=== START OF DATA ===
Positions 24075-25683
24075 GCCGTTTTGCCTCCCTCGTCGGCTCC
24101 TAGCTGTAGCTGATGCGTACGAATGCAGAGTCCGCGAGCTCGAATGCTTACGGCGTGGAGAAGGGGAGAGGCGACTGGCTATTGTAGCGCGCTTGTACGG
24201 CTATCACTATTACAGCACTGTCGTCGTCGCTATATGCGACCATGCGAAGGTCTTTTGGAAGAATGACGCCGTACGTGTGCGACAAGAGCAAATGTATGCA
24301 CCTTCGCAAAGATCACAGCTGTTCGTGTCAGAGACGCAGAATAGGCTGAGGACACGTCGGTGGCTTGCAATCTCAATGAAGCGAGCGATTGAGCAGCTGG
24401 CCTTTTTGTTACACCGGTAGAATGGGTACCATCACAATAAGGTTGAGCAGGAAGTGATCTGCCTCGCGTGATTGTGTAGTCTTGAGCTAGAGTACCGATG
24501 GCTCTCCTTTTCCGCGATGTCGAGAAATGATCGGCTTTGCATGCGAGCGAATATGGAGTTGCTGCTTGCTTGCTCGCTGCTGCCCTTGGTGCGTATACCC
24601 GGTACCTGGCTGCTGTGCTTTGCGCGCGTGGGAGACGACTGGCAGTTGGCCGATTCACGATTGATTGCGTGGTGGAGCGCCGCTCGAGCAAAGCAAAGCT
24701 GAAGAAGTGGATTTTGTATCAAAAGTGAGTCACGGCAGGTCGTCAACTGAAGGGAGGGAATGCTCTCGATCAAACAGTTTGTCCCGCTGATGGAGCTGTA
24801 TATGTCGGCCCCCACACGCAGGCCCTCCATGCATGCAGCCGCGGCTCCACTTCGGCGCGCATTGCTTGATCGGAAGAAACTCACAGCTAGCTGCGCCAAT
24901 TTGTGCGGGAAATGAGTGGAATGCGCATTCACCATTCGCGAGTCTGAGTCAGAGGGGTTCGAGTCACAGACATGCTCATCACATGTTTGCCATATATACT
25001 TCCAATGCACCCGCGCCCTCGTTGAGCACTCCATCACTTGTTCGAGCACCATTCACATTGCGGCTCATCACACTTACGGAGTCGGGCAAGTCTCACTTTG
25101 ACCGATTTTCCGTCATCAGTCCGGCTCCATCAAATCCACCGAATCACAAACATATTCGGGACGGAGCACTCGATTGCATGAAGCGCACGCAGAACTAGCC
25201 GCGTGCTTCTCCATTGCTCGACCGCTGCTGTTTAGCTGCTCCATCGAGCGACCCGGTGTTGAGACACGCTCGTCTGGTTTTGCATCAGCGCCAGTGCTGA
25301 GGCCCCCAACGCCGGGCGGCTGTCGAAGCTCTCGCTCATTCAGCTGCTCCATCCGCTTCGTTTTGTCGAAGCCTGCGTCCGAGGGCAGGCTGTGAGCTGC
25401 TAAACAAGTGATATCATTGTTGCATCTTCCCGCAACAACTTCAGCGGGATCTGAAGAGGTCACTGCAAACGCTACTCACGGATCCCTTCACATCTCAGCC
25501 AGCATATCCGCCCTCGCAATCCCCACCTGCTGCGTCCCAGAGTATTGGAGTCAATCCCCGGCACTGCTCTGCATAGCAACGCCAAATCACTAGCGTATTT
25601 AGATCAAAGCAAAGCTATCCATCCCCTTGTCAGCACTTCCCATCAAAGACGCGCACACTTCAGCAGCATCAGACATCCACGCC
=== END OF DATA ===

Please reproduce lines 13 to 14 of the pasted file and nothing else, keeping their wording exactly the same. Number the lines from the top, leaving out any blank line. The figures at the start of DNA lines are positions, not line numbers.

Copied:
25101 ACCGATTTTCCGTCATCAGTCCGGCTCCATCAAATCCACCGAATCACAAACATATTCGGGACGGAGCACTCGATTGCATGAAGCGCACGCAGAACTAGCC
25201 GCGTGCTTCTCCATTGCTCGACCGCTGCTGTTTAGCTGCTCCATCGAGCGACCCGGTGTTGAGACACGCTCGTCTGGTTTTGCATCAGCGCCAGTGCTGA